Another important mindset is the ‘opportunity mindset’, that can be particularly useful in situations like the COVID pandemic when people with this mental approach took the lockdown as an opportunity to develop a skill or improve themselves in a way that they couldn’t have done under normal circumstances. Other examples of useful mindsets in the business world are the ‘beginner’s mindset’ and ‘entrepreneurial mindset’. Possessing the first one means that we are open, curious and comfortable in questioning the status quo and embracing new and innovative ways of thinking and doing things. Similarly, the entrepreneurial mindset - despite what the name might suggest - is crucial not only for entrepreneurs but can also be a powerful tool to manage uncertainty and complexity in any situation. Key aspects of this mindset are, among others, comfort with risk, critical thinking, problem solving and opportunity recognition.

Why are mindsets important now more than ever?

Many of the current discussions across all sectors revolve around the rapid development of AI tools like ChatGPT and how they may affect the relevance and importance of certain professions. As a result, we are regularly re-evaluating which skillsets and knowledge areas will be essential in the future. Although reflecting on this is extremely useful, the truth is that it is now more difficult than ever before to predict what the skills of the future will be because technology will continue to evolve rapidly and many competences will become obsolete very quickly, even before we manage to truly master them.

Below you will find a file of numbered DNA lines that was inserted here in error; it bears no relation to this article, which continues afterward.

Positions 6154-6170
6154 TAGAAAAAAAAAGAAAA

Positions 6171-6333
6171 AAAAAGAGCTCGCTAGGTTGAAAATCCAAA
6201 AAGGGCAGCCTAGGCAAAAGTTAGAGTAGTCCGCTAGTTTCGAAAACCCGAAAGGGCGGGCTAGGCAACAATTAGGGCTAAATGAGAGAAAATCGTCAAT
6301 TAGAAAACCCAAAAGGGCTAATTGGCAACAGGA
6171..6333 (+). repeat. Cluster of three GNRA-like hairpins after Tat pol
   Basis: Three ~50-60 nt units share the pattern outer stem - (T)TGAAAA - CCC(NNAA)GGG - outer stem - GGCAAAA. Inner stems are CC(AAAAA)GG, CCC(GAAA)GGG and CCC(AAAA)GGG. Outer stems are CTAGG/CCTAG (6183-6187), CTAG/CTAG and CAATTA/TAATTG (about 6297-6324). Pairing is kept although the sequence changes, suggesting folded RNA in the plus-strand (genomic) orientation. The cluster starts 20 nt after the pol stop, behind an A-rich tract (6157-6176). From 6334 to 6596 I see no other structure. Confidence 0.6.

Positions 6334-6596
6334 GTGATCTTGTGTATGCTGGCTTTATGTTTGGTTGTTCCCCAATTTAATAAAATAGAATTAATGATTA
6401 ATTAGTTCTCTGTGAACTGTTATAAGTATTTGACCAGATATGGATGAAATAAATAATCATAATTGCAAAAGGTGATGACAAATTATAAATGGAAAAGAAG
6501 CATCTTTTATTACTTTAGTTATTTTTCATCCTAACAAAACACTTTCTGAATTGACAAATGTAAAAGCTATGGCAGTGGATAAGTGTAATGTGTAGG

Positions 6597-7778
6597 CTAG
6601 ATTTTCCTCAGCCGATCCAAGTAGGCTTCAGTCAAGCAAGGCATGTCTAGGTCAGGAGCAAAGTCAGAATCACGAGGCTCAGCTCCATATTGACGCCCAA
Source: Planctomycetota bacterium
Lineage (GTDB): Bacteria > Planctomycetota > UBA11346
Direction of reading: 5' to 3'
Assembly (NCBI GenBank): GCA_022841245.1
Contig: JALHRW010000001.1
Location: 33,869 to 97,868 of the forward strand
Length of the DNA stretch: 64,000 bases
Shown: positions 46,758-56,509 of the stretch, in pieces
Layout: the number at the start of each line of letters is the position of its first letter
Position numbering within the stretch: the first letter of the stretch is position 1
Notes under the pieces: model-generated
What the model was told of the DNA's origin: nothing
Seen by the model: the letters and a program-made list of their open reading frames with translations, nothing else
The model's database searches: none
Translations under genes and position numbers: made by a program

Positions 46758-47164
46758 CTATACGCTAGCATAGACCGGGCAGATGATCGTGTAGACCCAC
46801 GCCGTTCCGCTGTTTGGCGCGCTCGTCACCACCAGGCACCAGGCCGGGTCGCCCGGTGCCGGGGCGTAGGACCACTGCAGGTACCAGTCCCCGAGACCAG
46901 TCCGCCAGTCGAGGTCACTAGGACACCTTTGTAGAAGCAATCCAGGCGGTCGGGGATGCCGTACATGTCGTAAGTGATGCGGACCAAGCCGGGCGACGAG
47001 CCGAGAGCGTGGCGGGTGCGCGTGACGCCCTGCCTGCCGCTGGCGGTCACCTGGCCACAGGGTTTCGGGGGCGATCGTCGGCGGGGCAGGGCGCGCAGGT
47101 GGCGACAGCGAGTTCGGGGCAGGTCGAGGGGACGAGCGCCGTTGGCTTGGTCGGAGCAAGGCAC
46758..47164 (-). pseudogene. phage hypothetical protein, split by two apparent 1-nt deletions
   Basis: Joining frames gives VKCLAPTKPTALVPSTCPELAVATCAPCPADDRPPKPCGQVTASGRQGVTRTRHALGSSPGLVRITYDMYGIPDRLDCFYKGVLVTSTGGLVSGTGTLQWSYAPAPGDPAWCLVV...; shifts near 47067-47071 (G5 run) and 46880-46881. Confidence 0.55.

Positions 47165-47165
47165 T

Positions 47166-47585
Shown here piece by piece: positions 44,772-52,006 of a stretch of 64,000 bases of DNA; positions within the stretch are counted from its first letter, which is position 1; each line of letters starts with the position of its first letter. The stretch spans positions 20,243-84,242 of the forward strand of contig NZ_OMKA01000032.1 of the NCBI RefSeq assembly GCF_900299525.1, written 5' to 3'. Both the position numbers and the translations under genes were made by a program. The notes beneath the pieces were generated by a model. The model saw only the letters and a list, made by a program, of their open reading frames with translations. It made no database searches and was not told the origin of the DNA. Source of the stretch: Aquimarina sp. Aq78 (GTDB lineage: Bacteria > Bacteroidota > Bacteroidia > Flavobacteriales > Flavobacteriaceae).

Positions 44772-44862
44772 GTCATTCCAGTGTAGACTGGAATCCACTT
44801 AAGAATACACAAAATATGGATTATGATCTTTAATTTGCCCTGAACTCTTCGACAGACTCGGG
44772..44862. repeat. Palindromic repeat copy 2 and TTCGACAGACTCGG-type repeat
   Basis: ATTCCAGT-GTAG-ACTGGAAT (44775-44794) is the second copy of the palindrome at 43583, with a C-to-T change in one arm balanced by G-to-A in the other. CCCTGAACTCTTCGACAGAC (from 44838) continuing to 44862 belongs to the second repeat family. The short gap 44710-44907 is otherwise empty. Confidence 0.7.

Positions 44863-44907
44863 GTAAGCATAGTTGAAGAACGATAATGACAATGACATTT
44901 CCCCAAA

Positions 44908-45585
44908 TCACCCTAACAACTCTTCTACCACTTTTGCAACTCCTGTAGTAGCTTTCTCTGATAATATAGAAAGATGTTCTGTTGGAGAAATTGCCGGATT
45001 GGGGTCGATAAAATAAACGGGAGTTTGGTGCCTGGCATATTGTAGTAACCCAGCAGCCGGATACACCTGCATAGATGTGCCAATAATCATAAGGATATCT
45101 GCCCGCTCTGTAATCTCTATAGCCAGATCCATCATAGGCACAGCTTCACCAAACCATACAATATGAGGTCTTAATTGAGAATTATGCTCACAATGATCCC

On the other hand, one of the most fascinating and important aspects of thinking about our professional growth through the development of different mindsets is that we acquire a set of mental tools that can help us prepare for the unknown, regardless of its nature, by using a series of transferable mental attitudes. Ultimately, when it comes to highly unpredictable scenarios, all that we are in control of is our own way of responding to them. One element that differentiates us from artificial intelligence, at least up until now is that we can connect the dots and create innovative solutions to complex problems by looking at seemingly unrelated patterns through curiosity, empathy and creativity so we should focus on potentiating this ability to keep adding value in our profession.

Management consulting and mindsets

It can be argued that this is even more important for us as management consultants because we need the right mindset not only for our own individual professional development but also because we are called to distil complex information for our clients and to advise and guide them through complexity and the unknown. As a result, anyone who is or would like to invest in their career progression should, in addition to acquire traditional skills, reflect on how to develop the right mindsets and apply them in their day-to-day work with clients.


Valentina Lorenzon is a member of the CMCE Coordination group and editor of the CMCE newsletter.

Tuesday 12th December 2023